"Viciousness in the kitchen.

The potatoes hiss." --Sylvia Plath

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In the Tuscan thread, scroll down to Kevin's second post for a soup using pumpkin for Italian "zucca" or in modern times, a type of winter squash.

Here's another adaptation, a crema di carciofi, or artichoke soup based on a Florentine author's recipe for a light soup made with sweet peppers.

Cavalo nero, or Tuscan kale stars in a number of soups from this region, such as this simple kale and bread soup that forms the basis of ribollito, my favorite. :wub:

And since this octopus looks like it's swimming, if in a less than lively fashion, I guess it's soup.

"Viciousness in the kitchen.

The potatoes hiss." --Sylvia Plath

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Zuppa del Contadino (Peasant Soup)

‘Contadino’ means peasant farmer in Italian and so being poor farmers ourselves I was attracted to this recipe. It is really easy to make. Here in Piedmont the late summer months bring heaps of plum tomatoes to the weekly street markets. They give this soup a great colour and taste. ‘Ditalini’ is a particular pasta that is made especially for soup but it is also possible to use any of your favourite short hollow pasta. Don’t use a quick cooking variety because it will go soggy.


3 tbsp olive oil

3 garlic cloves finely chopped

1 large onion peeled and finely chopped

1 lb ripe but firm plum tomatoes

8 cups of chicken stock

Salt and freshly ground black pepper

12 oz Ditalini pasta or other short hollow pasta

¼ cup roughly chopped flat leaf parsley

6 slices of rustic country style bread brushed with olive oil and grilled or oven toasted

Cooking Instructions

In a large pot heat up the olive oil over a medium heat.

Add the chopped garlic and onion and cook for a few minutes unto softened.

Stir in peeled chopped tomatoes and stock.

Season to taste with salt and pepper.

Bring to the boil and stir in the pasta.

Reduce heat and simmer for 10 minutes or until pasta is tender.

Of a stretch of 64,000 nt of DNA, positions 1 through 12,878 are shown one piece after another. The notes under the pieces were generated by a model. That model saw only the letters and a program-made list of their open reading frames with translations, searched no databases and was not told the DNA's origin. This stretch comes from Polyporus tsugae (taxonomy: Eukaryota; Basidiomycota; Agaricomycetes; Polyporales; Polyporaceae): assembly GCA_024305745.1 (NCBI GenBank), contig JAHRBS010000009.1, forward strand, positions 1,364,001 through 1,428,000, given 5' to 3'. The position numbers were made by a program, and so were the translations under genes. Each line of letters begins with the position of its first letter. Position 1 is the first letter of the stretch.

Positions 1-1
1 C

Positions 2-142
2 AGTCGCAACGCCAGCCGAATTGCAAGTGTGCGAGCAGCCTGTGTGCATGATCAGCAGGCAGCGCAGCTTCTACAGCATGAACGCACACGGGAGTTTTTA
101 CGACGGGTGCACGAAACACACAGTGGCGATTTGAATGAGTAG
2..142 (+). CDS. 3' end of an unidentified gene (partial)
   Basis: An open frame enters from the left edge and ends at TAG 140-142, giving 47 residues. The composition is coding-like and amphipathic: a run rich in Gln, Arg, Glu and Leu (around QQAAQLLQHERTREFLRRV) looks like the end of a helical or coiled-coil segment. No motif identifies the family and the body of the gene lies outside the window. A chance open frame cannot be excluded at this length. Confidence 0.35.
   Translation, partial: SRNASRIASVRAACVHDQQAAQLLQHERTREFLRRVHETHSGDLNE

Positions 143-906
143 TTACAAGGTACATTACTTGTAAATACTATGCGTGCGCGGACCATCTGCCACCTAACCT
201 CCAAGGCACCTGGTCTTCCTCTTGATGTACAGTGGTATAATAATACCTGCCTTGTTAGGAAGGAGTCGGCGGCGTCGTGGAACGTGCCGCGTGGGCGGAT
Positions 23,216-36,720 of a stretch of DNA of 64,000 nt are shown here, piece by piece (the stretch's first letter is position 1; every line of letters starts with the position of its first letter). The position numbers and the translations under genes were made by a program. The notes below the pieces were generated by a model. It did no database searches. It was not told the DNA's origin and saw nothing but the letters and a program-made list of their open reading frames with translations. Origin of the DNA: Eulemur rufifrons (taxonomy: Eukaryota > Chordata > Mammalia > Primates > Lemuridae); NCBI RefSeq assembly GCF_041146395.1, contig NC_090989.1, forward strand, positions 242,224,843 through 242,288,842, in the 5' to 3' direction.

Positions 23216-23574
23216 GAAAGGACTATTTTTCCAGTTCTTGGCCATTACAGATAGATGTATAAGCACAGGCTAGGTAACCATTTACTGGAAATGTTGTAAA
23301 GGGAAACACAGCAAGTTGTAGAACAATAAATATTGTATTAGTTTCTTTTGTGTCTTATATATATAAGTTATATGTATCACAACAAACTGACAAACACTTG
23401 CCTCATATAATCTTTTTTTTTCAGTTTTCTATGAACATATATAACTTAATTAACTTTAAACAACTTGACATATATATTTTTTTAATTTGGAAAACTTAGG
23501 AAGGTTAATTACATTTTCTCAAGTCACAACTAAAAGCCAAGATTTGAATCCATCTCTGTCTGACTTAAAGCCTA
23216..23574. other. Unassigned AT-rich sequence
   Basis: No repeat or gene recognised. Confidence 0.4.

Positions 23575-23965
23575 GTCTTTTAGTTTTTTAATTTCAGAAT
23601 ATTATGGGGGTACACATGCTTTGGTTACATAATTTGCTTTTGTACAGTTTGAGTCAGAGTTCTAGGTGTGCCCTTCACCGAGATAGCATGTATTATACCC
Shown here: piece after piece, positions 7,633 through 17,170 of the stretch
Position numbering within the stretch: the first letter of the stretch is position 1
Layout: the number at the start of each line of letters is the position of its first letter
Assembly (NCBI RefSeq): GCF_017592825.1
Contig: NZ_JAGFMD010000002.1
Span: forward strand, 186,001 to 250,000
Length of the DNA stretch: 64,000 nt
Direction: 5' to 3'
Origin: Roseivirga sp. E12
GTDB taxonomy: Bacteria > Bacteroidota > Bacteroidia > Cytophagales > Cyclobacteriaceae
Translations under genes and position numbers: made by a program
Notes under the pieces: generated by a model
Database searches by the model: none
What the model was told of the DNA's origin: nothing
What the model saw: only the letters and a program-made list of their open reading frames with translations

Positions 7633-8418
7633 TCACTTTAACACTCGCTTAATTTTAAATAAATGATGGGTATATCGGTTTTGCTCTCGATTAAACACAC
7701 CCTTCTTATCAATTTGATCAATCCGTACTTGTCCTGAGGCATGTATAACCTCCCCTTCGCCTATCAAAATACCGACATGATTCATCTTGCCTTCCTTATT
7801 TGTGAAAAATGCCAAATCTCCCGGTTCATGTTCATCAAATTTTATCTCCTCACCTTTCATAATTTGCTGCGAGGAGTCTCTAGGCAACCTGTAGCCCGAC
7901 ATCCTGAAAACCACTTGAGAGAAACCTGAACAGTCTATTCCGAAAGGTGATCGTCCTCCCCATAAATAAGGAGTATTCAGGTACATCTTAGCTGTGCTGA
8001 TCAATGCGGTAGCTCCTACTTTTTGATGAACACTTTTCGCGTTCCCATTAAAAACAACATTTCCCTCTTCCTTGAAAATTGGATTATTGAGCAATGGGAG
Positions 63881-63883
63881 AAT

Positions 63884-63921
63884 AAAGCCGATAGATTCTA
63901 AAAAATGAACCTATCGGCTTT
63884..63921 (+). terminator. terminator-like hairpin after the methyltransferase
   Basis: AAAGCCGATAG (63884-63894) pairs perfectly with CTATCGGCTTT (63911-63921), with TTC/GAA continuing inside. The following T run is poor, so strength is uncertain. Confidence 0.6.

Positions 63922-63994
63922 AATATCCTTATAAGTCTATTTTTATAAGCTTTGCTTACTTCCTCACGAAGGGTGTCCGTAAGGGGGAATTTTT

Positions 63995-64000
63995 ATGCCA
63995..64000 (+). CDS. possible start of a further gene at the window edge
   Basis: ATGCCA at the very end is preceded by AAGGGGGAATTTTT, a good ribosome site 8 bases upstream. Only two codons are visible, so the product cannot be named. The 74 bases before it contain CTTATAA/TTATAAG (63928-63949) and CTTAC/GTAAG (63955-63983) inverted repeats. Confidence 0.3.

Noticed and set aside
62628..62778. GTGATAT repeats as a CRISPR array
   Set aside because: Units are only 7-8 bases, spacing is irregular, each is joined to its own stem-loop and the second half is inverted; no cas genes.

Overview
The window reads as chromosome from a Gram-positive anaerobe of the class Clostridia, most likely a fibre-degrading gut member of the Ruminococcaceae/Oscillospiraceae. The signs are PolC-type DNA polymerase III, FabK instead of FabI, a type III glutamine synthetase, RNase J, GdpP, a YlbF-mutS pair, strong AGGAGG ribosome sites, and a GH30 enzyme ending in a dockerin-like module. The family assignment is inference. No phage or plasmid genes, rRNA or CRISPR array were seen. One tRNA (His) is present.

Put a slice of pre toasted bread in the bottom of each soup plate and ladle soup over the toast.

Sprinkle with parsley and serve immediately.


visit our vineyard in Italy - Vecchio Podere Santa Cristiana

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  • 11 months later...

Another favorite is a hearty winter minestrone, no real recipe, just something I've improvised over the years that involves whatever dried bean I have on hand, base aromatics, potato, rosemary, broth, and a small can of tomatoes to give the broth a good nourishing zip.  Once it's been cooked a while, about thirty minutes before it's done, I add some Tuscan kale in slivers. 

Got to, got to, got to have crusty bread jotted with olive oil to go with a soup though.

:biggrin: Jeez. The guilt is terrible.

Okay, for once it was an easy recipe to find. Here it is:

3/4 C dried chick peas

1 -2 Tbs. chopped garlic (as you like it!)

3 Tbs. olive oil (she used Bertolli all-purpose being a mother of six children with a husband who supported the family as a barber, but I imagine it would be even better with  ei ei ei EVOO?)

1 tsp. rosemary, crushed dried

2/3 C canned Italian plum tomatoes coarsely chopped with their juice

1 1/2 C  rich beef broth (or substitute any sort of stock in a pinch)

Salt and freshly ground black pepper to taste

1 Tbs. olive oil per bowlful

1 Tbs. freshly minced herbs per bowlful (she would use flatleaf parsley, thyme, basil, mint, whatever was at hand)

1. Soak chickpeas overnight (or do quick-cook method). Discard water and rinse.

2. Cover ceci with water to cover plus an inch in heavy pot. Bring to simmer and cook one and one half hours. Test for "doneness". Simmer till they feel "right" to your teeth. :biggrin:

3. Meanwhile saute garlic in 3 Tbs. olive oil. Add rosemary and tomatoes. Simmer half an hour.

4. Stir tomato mix into cooked ceci with broth. Simmer half an hour more. Season with salt and pepper, ladle into bowl and top with olive oil and herbs. Serve with a nice hot loaf to sop with.

Disclaimer: I haven't made this recipe in many years. I do know that she wasn't much for measurements in cookery and often I remember needing to adjust liquid ingredients when she would give me a written recipe. :wink:  But the spirit is here for what this soup is (in this recipe) and I am sure that any good cook will be able to make whatever small adjustments are needed.

Basta, ya!

Today I'm having the traditional soup that is eaten in Piedmont on November 2 - the day of the Dead. People go to the cemetery to clean up the graves and adorn them with flowers, then go back home to a hearty soup of chickpeas, cannellini beans and pork ribs.

Like many other soups, it's better to cook it the day before, then let it "rest" and rewarm it just before serving it.

You must boil the chickpeas with a couple of garlic cloves and a small bunch of sage in slightly salted water until they're nice and tender. You do the same with the cannellini beans, but perfume them with a bay leaf. Separately you will boil the pork ribs in water with carrot, celery, a clove-studded onion, bay leaf and a few crushed peppercorns, until the meat practically falls off the bones.

Finally you gather everything into a large pot, add a whole clove-studded onion and simmer for one additional hour. You let the soup become lukewarm and serve it with toasted peasant bread, excellent olive oil and lots of black pepper.

Why am I having this soup on Nov. 1? Because I want to avoid the crush at the cemetery tomorrow morning, and I have enough for two (or three) days. :cool: